Orloff’s “Defender of the Tender Gender Bender,” staged by Rogow, features a precocious kid named Sandy (Levine) who’s about to go to a new school. His parents, Roberta (Groom) and Carl (Llaca), are worried, because their not-so-little bundle of energy is a hermaphrodite — the term Sandy prefers to “intersex” — and the school has asked that Sandy enroll as a girl or boy but not both. Sandy pitches an amusing and ever-varying fit, even as the parents’ try to be gently encouraging and supportive, but the play ends weakly.
Llaca, Jacobs and Levine all get a chance to shine in R. Eric Thomas’ “When You Put It Like That, It Just Sounds Ridiculous.” Director Garrisan and the actors find all the poignant moments — and there are many — in the story of the transgender Liz (Llaca), her gay brother and confidante, Ezra (Jacobs), and a potential boyfriend named Ben (Levine), whom Liz is having a hard time reading. Llaca’s Liz, sharing her hopes and insecurities as she dreams of her first romance as a woman, is especially moving.
Staged by Manzelli, John Bavoso’s “Plus One” features Groom as Shari, a lesbian who has been out for two decades, Sacco as her partner Deanna, a woman in her first same-sex relationship. Things have gone quickly south at a family wedding after Deanna punched Shari’s 80-year-old grandmother. The younger woman is full of bravado — turns out she had a good reason for doing what she did — but as the conversation shifts from her aggression to the couple’s relationship, deeper feelings and vulnerabilities are revealed.
“What Happened at the Dolphin Show,” a mini play-with-music by Miranda Rose Hall, closes out the lineup as the only piece in which all the cast members appear. Too bad, because despite the best efforts of City Theatre artistic director Margaret M. Ledford and musical director Kunya Rowley, “Dolphin Show” is the weakest offering.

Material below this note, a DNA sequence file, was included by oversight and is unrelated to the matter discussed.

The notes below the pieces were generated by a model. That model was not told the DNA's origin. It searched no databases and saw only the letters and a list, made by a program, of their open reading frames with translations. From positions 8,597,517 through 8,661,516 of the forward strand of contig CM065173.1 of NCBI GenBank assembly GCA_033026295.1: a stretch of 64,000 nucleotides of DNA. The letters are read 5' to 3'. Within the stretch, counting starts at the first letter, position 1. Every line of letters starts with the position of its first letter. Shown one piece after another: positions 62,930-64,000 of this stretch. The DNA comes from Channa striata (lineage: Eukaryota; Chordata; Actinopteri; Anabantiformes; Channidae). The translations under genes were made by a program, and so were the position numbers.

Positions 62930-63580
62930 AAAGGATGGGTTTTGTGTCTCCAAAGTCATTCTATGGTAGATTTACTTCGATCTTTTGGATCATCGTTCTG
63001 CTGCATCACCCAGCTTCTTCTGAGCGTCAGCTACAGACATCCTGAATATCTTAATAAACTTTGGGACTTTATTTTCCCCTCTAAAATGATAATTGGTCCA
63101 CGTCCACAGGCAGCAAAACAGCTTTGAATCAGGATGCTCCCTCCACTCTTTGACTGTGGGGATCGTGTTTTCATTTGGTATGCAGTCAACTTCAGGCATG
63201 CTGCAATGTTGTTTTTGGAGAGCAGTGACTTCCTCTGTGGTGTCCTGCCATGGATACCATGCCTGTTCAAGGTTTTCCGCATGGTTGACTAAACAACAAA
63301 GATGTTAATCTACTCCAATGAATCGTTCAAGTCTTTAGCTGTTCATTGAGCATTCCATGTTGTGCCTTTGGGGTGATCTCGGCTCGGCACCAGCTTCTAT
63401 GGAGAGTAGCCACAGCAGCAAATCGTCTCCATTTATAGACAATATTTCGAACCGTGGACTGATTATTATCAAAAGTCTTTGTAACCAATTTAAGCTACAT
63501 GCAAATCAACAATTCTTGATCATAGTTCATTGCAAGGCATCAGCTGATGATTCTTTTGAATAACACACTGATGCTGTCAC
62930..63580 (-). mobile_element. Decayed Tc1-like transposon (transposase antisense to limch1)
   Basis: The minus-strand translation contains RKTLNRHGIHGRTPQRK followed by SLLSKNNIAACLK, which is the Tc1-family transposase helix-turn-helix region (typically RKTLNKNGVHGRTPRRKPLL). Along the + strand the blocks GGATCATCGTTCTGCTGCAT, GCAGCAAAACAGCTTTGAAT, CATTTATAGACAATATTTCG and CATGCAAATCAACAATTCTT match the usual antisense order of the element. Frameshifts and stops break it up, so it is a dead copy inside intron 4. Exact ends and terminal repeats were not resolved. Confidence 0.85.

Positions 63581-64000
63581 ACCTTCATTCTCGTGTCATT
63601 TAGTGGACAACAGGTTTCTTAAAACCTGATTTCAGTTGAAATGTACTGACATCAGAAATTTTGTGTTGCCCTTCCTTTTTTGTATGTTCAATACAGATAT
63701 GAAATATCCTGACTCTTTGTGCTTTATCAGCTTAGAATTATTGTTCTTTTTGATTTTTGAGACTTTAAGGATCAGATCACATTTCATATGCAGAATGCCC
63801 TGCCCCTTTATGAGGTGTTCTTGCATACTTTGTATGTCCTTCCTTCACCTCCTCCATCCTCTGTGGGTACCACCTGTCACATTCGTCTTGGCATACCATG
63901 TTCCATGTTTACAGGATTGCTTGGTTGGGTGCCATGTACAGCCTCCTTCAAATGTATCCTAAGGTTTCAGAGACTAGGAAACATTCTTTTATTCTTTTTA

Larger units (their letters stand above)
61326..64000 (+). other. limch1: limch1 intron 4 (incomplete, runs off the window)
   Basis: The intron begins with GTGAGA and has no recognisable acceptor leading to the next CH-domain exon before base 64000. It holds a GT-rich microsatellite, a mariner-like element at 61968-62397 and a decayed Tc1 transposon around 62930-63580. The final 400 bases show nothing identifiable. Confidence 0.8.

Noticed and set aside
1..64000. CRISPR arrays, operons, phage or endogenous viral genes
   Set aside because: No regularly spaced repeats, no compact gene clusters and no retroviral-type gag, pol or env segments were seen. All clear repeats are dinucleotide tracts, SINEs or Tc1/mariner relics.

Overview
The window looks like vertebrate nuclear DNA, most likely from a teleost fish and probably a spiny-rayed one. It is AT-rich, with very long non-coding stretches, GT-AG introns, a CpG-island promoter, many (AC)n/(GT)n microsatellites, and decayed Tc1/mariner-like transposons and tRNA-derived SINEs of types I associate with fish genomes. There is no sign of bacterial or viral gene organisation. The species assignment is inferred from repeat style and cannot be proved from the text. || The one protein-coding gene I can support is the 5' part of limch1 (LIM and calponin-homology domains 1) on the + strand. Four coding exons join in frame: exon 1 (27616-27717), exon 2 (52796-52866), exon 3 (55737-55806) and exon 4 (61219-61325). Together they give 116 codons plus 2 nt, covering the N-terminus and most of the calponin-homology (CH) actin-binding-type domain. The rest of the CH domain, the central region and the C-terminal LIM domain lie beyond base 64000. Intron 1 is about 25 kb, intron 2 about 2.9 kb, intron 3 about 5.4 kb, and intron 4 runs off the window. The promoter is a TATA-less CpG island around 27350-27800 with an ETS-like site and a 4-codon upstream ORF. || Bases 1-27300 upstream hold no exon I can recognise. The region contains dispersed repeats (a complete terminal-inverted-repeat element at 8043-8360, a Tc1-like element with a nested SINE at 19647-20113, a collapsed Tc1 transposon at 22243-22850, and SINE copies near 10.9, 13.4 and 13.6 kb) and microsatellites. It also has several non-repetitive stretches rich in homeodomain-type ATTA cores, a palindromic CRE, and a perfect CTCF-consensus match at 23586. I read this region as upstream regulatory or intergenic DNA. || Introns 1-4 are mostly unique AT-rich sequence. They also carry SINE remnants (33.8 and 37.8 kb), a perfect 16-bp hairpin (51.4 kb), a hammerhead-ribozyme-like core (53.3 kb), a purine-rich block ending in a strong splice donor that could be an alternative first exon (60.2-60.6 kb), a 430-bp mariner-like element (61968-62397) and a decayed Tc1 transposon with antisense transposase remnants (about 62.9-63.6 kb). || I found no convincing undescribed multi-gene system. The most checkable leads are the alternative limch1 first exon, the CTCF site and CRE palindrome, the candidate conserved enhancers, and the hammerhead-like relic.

The setup is that Cheryl (Groom) and her unseen hubby have promised to take their daughter, Heidi (Sacco), a girl of indeterminate age, to see a dolphin show. Yet when the time comes to go, Heidi throws a screechy toddler’s tantrum, telling her mom she doesn’t want to go. After some prodding, Heidi admits that she fears she’ll spend all her time ogling the female employees and the gals in the audience, and that everyone will notice and figure out she likes girls. The message of self-acceptance in “Dolphin Show” is a valuable one, but it is wrapped in one silly package.
Shorts Gone Wild 6 takes some of its design cues from the rainbow pride flag, with set and lighting designer Ardean Landhuis “dressing” large pixelated rear-view cutouts of the cast in different colors of shorts with a play title on the back of each. Costume designer W. Emil White carries out the color-coded theme — there’s a red play, a pink play, a lavender play, an orange play, a blue play, a green play and a yellow play — with outfits ranging from simple to elaborate. David Hart’s sound design includes some just-right music, everything from the “Godfather” theme to the “Chicken Dance.”
Well-acted by a cast that seems to relish morphing from one character to the next, Shorts Gone Wild 6 is an end-of-summer giggle with moments that dive deeper. The collection speaks most directly to an LGBTQ audience, but its themes of surrendering to love, accepting oneself and the insidiousness of prejudice resonate with one and all.
“Shorts Gone Wild 6” is running through Aug. 26 at Island City Stage, 2034 N. Dixie Highway, in Wilton Manors. Showtimes are 8 p.m. Thursday-Saturday and 5 p.m. Sunday. Tickets cost $35. To order, call 954-519-2533 or go to IslandCityStage.org.